Saturday, July 20, 2024

Dispatchable Hydropower For The Win! (Just Don't Call It That)

Among my broken-record themes is that the energy-storage solution of pumped hydropower is trivial compared to the potential value of dispatchable hydropower - that is, to stop treating hydro as a baseload energy to be released on a constant basis, and instead shape your releases around solar and other variable, renewable power sources. Looks like I babbled this here at Rabett first in 2019, and complained again in 2020 about there being no 24-hour variation in hydro use. So take a look at this chart from Mark Jacobson showing typical spring power deployment for California (light blue is hydro):


I see hydro dispatchability, without anyone proclaiming that to be the policy. The delta between daytime and nighttime hydro is comparable to the highly successful and policy-driven battery storage now happening in California (the dark blue).

What I didn't anticipate in 2019 was that dispatchable hydropower would just happen, without AFAIK a big policy decision to make it happen. I'm glad though! Maybe the invisible hand does work sometimes, even in utility operations. When you have solar (or sometimes wind) out the wazoo, then why wouldn't you cut back a bit on the reservoir releases and save them for a different time of day?

This doesn't mean we should just relax and let Adam Smith handle everything though. Achieving the next realization that reservoirs could be a seasonal battery and not just a daily one might take a little more effort. Flow releases also aren't solely for power but for water delivery and environmental purposes, both of which could be addressed over time by policy. Rights to take water at certain times could be renegotiated for a different time or location to allow dispatchability. Forebays and afterbays could be constructed to smooth out releases downriver for water delivery or environmental reasons. These would have a cost, and might not be possible in many cases, but they can be quite small compared to reservoirs, they could have their own turbines also, and you might even use cheap solar or wind power to pump water back up to the main reservoir, and get your pumped hydropower storage on the cheap.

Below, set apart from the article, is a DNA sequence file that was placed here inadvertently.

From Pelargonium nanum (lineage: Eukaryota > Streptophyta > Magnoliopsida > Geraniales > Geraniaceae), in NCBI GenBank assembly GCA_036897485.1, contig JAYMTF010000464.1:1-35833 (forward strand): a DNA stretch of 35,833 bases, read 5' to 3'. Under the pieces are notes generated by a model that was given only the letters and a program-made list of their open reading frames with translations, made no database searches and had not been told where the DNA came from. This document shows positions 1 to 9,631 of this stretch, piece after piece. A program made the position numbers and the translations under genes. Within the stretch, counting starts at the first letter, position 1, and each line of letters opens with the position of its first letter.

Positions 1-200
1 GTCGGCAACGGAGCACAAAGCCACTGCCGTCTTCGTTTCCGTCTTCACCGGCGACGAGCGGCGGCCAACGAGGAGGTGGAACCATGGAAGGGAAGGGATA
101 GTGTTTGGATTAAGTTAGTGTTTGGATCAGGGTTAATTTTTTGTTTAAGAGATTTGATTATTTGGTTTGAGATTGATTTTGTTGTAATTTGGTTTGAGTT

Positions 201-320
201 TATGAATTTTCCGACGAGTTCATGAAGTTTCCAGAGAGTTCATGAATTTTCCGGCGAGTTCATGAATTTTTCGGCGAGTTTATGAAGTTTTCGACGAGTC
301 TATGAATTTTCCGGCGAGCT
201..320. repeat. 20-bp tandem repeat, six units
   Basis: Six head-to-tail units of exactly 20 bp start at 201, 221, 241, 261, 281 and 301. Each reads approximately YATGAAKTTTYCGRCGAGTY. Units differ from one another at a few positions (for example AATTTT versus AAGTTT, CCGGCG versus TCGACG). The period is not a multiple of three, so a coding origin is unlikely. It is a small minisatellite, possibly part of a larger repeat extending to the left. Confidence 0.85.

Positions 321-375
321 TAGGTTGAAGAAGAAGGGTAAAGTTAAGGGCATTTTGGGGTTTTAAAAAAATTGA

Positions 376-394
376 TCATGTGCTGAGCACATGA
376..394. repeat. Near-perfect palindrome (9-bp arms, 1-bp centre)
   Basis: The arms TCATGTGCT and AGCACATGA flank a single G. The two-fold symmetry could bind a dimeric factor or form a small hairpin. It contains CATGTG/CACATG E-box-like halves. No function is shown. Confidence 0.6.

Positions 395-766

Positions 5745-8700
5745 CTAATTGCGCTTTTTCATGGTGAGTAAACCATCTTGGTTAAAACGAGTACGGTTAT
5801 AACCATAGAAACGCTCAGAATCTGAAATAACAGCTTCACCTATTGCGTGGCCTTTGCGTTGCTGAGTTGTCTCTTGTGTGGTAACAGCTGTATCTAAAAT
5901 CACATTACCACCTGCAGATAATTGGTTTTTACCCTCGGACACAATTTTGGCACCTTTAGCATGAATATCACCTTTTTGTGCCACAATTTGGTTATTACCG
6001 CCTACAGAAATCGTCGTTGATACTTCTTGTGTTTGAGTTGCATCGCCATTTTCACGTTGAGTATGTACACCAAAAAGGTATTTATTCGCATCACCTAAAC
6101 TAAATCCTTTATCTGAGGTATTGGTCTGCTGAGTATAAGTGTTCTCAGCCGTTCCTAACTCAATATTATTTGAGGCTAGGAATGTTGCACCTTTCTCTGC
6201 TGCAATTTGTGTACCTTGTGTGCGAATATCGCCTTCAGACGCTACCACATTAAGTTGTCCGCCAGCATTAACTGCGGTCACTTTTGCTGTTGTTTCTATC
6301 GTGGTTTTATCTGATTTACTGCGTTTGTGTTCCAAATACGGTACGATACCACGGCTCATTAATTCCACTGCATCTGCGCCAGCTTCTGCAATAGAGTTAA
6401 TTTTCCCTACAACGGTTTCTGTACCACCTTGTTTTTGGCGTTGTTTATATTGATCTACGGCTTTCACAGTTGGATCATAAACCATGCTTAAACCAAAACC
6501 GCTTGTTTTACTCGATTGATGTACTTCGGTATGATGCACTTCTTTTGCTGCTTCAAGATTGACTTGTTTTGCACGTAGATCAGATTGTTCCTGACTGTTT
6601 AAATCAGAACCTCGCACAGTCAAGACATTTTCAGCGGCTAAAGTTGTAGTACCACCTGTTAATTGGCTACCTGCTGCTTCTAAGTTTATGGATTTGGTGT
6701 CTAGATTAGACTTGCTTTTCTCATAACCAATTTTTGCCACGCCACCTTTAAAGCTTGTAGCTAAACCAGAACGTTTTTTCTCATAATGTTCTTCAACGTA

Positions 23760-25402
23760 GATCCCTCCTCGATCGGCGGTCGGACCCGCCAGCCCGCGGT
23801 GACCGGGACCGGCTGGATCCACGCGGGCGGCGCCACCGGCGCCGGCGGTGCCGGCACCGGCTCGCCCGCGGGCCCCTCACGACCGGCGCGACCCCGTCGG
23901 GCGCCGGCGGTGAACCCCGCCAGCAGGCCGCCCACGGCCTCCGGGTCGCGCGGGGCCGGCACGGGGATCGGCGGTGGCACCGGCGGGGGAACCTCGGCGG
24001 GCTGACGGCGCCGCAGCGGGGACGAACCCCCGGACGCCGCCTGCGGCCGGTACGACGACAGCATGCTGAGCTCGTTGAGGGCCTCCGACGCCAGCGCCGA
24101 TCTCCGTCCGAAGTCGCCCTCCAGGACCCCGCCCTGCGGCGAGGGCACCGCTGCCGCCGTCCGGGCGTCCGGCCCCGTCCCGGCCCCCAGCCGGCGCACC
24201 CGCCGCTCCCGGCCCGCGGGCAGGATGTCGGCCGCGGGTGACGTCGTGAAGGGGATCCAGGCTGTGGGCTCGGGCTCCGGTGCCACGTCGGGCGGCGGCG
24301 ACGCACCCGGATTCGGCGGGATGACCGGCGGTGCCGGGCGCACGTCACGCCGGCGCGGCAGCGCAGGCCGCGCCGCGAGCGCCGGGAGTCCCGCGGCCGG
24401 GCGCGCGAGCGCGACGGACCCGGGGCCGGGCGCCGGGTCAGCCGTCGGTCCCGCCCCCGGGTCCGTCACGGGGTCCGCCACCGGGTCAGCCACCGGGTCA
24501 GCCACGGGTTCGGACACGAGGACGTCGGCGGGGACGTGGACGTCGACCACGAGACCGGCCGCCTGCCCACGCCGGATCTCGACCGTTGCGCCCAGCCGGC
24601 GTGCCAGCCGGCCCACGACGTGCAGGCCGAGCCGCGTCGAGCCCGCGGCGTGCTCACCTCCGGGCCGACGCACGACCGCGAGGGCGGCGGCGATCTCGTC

Some of the comments in 2019 suggested dispatchable hydropower was already happening elsewhere. That's great if accurate. Some also thought it was part of Mark Jacobson's 2019 wind/water/solar plan, which it wasn't AFAICT, although it might be now, at least implicitly.

Onward. And maybe we'll call it dispatchable hydropower someday.